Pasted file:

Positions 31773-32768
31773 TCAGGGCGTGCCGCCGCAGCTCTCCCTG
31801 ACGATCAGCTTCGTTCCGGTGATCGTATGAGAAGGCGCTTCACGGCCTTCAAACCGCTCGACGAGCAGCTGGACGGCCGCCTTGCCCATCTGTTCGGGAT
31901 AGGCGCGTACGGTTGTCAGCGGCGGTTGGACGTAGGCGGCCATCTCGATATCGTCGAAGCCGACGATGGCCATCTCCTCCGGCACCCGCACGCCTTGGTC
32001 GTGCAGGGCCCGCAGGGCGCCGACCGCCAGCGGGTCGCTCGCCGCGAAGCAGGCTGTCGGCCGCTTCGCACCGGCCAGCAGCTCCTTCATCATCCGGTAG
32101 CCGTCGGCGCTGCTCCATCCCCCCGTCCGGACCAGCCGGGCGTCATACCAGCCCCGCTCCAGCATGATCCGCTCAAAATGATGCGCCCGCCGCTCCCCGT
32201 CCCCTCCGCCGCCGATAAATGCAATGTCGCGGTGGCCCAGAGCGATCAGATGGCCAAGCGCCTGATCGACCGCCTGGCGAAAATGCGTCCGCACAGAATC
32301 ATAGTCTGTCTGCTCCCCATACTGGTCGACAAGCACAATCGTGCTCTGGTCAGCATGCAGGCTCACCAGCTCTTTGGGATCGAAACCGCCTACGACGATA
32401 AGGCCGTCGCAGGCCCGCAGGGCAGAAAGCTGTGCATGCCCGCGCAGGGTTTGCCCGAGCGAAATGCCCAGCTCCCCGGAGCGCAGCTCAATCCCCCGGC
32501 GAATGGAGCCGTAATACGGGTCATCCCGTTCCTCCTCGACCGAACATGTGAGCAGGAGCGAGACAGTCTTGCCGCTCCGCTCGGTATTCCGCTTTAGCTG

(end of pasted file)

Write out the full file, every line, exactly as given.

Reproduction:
Positions 31773-32768
31773 TCAGGGCGTGCCGCCGCAGCTCTCCCTG
31801 ACGATCAGCTTCGTTCCGGTGATCGTATGAGAAGGCGCTTCACGGCCTTCAAACCGCTCGACGAGCAGCTGGACGGCCGCCTTGCCCATCTGTTCGGGAT
31901 AGGCGCGTACGGTTGTCAGCGGCGGTTGGACGTAGGCGGCCATCTCGATATCGTCGAAGCCGACGATGGCCATCTCCTCCGGCACCCGCACGCCTTGGTC
32001 GTGCAGGGCCCGCAGGGCGCCGACCGCCAGCGGGTCGCTCGCCGCGAAGCAGGCTGTCGGCCGCTTCGCACCGGCCAGCAGCTCCTTCATCATCCGGTAG
32101 CCGTCGGCGCTGCTCCATCCCCCCGTCCGGACCAGCCGGGCGTCATACCAGCCCCGCTCCAGCATGATCCGCTCAAAATGATGCGCCCGCCGCTCCCCGT
32201 CCCCTCCGCCGCCGATAAATGCAATGTCGCGGTGGCCCAGAGCGATCAGATGGCCAAGCGCCTGATCGACCGCCTGGCGAAAATGCGTCCGCACAGAATC
32301 ATAGTCTGTCTGCTCCCCATACTGGTCGACAAGCACAATCGTGCTCTGGTCAGCATGCAGGCTCACCAGCTCTTTGGGATCGAAACCGCCTACGACGATA
32401 AGGCCGTCGCAGGCCCGCAGGGCAGAAAGCTGTGCATGCCCGCGCAGGGTTTGCCCGAGCGAAATGCCCAGCTCCCCGGAGCGCAGCTCAATCCCCCGGC
32501 GAATGGAGCCGTAATACGGGTCATCCCGTTCCTCCTCGACCGAACATGTGAGCAGGAGCGAGACAGTCTTGCCGCTCCGCTCGGTATTCCGCTTTAGCTG